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RE: Visible skip navigation links, was: good example


From: Spruill, Kevin (NIH/NLM)
Date: Nov 12, 2003 10:30AM


>>... If someone is tabbing through a page, when done properly, they work...
But why would >>a elderly person who is USING A MOUSE as you say need to
skip the navigation?? The >>navigation is not taking up >>the whole
page (it's generally at the top or on the >>side)... They must be
reading? And if they want to navigate to another page, they'll >>click a

Let's see...if a user has their font size set to say... 150 to 200% in a
(Mozilla flavor browser, etc. - or using an ipaq or similar device) then
skipping the navigation controls (albeit few in the first example) would be
very helpful...

>>In the above site on nihseniorhealth.gov (nice example on the top bar
btw), if I'm >>sighted and using a mouse, I clicked skip nav and it
doesn't do anything... Because >>there's nothing to skip really. There's
just a menu on that page...

In the nihseniorhealth site, the skip link places focus on farther along in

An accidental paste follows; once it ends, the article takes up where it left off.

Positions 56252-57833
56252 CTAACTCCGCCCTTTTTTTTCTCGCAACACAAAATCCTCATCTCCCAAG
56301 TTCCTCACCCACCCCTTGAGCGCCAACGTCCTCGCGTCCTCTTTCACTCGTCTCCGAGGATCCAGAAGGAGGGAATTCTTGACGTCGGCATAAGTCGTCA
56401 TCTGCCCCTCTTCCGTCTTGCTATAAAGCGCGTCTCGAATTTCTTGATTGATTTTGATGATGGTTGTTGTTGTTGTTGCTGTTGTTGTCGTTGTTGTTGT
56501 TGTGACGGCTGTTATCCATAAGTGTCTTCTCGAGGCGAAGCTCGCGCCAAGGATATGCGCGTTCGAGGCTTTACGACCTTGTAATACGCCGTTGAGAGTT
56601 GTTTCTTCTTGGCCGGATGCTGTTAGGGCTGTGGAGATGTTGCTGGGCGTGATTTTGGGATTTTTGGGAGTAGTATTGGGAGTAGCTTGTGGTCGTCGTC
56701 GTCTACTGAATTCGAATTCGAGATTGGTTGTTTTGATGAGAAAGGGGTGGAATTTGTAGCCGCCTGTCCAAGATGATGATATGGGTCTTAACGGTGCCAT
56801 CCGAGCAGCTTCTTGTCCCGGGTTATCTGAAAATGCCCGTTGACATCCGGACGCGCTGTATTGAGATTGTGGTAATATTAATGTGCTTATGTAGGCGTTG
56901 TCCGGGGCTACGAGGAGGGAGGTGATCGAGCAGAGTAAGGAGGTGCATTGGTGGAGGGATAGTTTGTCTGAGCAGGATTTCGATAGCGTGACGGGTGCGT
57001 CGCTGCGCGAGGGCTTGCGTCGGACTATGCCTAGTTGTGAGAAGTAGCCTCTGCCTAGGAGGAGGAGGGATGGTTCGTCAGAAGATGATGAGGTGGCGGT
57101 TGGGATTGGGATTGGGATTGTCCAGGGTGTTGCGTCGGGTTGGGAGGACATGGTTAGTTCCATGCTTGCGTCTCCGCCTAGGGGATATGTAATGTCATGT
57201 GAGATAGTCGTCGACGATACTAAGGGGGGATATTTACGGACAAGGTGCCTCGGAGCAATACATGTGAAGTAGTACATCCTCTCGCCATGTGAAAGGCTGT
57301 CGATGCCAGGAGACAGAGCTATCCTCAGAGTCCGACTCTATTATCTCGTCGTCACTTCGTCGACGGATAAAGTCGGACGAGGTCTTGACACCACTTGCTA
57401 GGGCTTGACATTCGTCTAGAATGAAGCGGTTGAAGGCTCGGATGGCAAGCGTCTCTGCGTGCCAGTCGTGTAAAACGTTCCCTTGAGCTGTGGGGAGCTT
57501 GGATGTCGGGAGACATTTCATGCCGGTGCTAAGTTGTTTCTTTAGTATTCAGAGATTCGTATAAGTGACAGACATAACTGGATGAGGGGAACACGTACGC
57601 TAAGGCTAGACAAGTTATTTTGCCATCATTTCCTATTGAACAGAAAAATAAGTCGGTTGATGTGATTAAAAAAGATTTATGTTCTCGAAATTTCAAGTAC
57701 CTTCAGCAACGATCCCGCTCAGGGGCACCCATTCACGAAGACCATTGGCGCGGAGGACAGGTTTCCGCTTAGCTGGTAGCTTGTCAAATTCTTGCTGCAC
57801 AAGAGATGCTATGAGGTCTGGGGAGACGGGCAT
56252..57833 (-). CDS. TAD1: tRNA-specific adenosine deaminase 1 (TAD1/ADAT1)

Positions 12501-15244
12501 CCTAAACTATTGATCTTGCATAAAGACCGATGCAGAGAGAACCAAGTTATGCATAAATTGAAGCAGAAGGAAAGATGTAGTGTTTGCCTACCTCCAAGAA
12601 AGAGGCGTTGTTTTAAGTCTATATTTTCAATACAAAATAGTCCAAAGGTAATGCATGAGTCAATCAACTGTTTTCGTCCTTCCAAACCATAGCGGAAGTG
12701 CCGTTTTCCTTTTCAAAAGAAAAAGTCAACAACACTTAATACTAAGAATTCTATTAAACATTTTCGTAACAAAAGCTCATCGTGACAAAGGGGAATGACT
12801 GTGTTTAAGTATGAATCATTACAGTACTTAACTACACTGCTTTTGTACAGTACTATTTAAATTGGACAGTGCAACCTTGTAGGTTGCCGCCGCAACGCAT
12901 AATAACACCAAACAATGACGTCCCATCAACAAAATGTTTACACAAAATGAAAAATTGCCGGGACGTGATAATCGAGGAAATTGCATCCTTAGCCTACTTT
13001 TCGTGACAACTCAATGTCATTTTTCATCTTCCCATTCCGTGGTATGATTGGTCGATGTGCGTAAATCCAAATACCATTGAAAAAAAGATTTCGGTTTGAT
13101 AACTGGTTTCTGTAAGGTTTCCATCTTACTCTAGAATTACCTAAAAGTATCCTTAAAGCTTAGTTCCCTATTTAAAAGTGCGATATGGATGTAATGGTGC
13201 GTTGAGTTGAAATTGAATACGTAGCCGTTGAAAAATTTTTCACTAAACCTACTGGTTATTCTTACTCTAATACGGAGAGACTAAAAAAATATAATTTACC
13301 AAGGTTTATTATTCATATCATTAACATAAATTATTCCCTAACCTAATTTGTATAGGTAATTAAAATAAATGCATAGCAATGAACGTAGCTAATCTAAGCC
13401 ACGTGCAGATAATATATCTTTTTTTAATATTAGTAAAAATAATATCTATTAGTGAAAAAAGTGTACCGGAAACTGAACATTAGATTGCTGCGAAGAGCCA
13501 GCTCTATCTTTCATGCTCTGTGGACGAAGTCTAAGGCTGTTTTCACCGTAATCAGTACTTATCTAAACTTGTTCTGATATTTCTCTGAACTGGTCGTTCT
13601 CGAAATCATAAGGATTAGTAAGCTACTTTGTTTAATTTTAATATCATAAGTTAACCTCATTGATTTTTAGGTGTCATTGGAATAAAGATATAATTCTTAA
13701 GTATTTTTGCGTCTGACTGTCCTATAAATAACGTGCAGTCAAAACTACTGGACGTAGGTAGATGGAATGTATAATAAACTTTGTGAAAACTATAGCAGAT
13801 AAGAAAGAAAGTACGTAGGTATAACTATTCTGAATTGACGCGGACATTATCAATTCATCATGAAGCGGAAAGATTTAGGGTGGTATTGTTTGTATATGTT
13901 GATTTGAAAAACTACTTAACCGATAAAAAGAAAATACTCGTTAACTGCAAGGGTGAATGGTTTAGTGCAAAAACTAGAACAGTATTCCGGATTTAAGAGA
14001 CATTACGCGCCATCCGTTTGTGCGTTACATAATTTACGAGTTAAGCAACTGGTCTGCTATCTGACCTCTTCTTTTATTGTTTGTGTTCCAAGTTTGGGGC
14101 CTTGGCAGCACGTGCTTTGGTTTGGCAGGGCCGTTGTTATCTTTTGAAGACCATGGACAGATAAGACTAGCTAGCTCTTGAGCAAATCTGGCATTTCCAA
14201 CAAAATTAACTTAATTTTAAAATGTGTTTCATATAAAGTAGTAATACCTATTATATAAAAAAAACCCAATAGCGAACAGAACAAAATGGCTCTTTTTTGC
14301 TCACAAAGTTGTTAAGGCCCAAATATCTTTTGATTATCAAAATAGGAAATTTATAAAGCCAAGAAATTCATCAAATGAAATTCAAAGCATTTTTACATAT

the page, depending on screen size, resolution, and browser size you may or
may not see the focus change - for example:

http://nihseniorhealth.gov/alzheimersdisease/defined/01.html - selecting the
skip navigation link allows the user to bypass the global navigation links
at the top, as well as all the topical navigation links on the left hand
side. Focus is placed on the subject topic, and subtopic... Tabbing then
places focus on the actual content paragraph.

>>It would, however, be helpful to screen readers or people who navigate
with the keyboard.

>>Am I missing something here?

Not necessarily, my only point in the initial reply to your question was
that it's important to consider as many scenarios as possible. As a sighted
user, YOU might not readily see (no pun intended) value in the use of
visible links... But there are a lot of users who don't use computers the
way you would - or have the abilities you do... Or here's a better
question... Why not make them visible, they don't hurt or hinder access?


Kevin Spruill
U.S. National Library of Medicine, NIH (OCCS)
8600 Rockville Pike
Bethesda, MD 20894
(301) 402-9708
(301) 402-0367 (fax)

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